Watch the Tunes: The Damned: Don't You Wish That We Were Dead

On July 22, 2016

dammedThere is an absurdly vast selection of music movies and documentaries available on Netflix, Hulu, HBO Go, and on and on and on. But it’s hard to tell which ones are actually worth your 100 minutes. Watch the Tunes will help you pick what music doc is worth your Netflix and Chill time every weekend. This week’s edition covers The Damned: Don't You Wish That We Were Dead, which is streaming over on Amazon Prime.

When it comes to the Damned, there are some concrete things that solidify their place in history, most notably that they were the first UK punk group to put out a single (“New Rose”), the first UK punk group to put out an album (Damned Damned Damned), and the first UK punk group to hop the pond and tour the US. Now, as any rinkydink internet commenter can tell you, being first doesn’t mean much if what you have to say isn’t any good, so it’s even more notable that the music generated by that first lineup of Dave Vanian, Brian James,  Captain Sensible, and Rat Scabies was goddamn incredible. What is a shame though is how far down the punk ranks the Damned seem to have fallen since that late seventies run of inarguable greatness, with groups like the Clash and the Sex Pistols being cemented so much higher than them in the canon. It’s entirely possible that even hardcore punk history nerds have missed a thing or two in the long and complicated story of the Damned, so the new documentary The Damned: Don't You Wish That We Were Dead from Wes Orshoski doubles as a much needed intro and a refresher course on the band’s past, present, and even their future.


Early on in the film Captain Sensible looks at the camera and says “Have you heard about the Conspiracy? The Curse Of The Damned?” and by the time you get to the end of the thing you absolutely agree with him. Given all the footage in here of the band playing live, those guys were (and still are) an incredible band. They put out some killer albums, but thanks mainly to their own weird internal pissing contests they ended up being tagged as a punk’s punkiest band which translates to lots of critical acclaim by punk rock egg-heads, but somehow they never quite crossed over to the level of success they deserved. With their uniquely playful sense of humor, even for punk rock, and the odd balance of personalities in the group, they were somehow a tough band to sell the world on regardless of the music they were putting out. They were cursed, yeah, but it wasn’t much of a conspiracy really.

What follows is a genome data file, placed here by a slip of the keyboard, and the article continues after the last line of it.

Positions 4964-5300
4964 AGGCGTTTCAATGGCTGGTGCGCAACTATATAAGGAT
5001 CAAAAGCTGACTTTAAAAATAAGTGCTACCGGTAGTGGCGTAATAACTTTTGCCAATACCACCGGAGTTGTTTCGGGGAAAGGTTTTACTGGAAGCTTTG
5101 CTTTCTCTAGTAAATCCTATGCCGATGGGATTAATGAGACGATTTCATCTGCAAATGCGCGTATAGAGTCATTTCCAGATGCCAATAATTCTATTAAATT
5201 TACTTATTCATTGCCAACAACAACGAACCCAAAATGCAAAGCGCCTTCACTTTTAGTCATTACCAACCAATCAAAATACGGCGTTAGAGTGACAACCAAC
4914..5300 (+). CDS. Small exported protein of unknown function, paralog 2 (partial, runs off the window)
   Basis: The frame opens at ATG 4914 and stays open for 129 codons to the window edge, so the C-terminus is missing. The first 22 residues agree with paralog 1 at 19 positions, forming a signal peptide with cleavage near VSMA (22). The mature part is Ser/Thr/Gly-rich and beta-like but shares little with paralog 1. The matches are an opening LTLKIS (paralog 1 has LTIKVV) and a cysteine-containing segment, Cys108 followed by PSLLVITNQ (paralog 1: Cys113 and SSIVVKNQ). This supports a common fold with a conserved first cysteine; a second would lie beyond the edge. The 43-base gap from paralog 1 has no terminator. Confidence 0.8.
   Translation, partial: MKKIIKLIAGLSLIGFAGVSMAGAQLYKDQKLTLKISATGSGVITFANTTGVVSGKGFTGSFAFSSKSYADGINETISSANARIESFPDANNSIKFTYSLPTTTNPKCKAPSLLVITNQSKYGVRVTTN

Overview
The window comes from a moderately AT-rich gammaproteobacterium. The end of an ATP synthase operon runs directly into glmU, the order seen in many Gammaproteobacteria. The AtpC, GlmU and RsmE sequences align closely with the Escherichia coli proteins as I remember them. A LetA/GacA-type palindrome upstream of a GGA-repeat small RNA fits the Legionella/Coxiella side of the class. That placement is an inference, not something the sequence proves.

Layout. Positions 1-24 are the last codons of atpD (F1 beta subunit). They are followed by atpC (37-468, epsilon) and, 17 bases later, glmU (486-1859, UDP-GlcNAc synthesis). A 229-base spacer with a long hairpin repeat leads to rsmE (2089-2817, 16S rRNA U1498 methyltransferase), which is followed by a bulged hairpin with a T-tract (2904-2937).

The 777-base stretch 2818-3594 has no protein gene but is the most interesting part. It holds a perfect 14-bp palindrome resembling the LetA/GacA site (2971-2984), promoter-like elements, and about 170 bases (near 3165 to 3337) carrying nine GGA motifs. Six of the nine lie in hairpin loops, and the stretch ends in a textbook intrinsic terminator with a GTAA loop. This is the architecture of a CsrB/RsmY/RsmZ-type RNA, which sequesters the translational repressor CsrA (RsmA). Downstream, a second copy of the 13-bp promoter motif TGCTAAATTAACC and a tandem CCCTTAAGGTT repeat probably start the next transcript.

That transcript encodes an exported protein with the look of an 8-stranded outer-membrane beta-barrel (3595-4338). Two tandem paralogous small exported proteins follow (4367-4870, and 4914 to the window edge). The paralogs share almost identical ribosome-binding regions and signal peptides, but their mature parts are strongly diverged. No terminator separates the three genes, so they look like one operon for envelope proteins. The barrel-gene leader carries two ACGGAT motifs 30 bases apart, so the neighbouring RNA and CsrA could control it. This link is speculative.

Even though it’s spread out over decades, all of that internal struggle is captured well here by Orshoski, who you also did that Lemmy doc a few years ago. There are so many layers to the ways the members of the Damned (nearly 20 total) have managed to piss each other off over the years, from withholding royalties to outright not showing up for shows or just making jokes about one of their songs being covered by Guns N’ Roses, and it would be easy to mess up presenting that convoluted narrative thread. But Orshoski crams in as much of that as he can and still keep things interesting.

The most interesting thing about Don't You Wish That We Were Dead for me was the almost casual way it conveys the ways that punk rockers age. In footage from the group's prime in 1978 and 1979 you see members tossing themselves across drum kits with abandon, and Rat Scabies is generally known as the guy who started the whole “spitting at the audience” thing, so watching as Captain Sensible negotiates with a more recent crowd in Australia when they throw drinks at the band on stage is certainly a change. One former band member, only half jokingly, chalks up a cancer diagnosis to the amount of “gob” he inadvertently swallowed, and now the show comes to a full stop until whoever tossed a drink is booted from the club. I don’t blame them, but it was an interesting twist of maturation that is presented in the film with little comment.

The Damned were a band that beat everyone to the punch early on but then spent the rest of their career playing catchup somehow, and Don’t You Wish We Were Dead is an excellent intro to the long and weird history of the group that also functions as a compelling reassessment of the group in the annals of punk.

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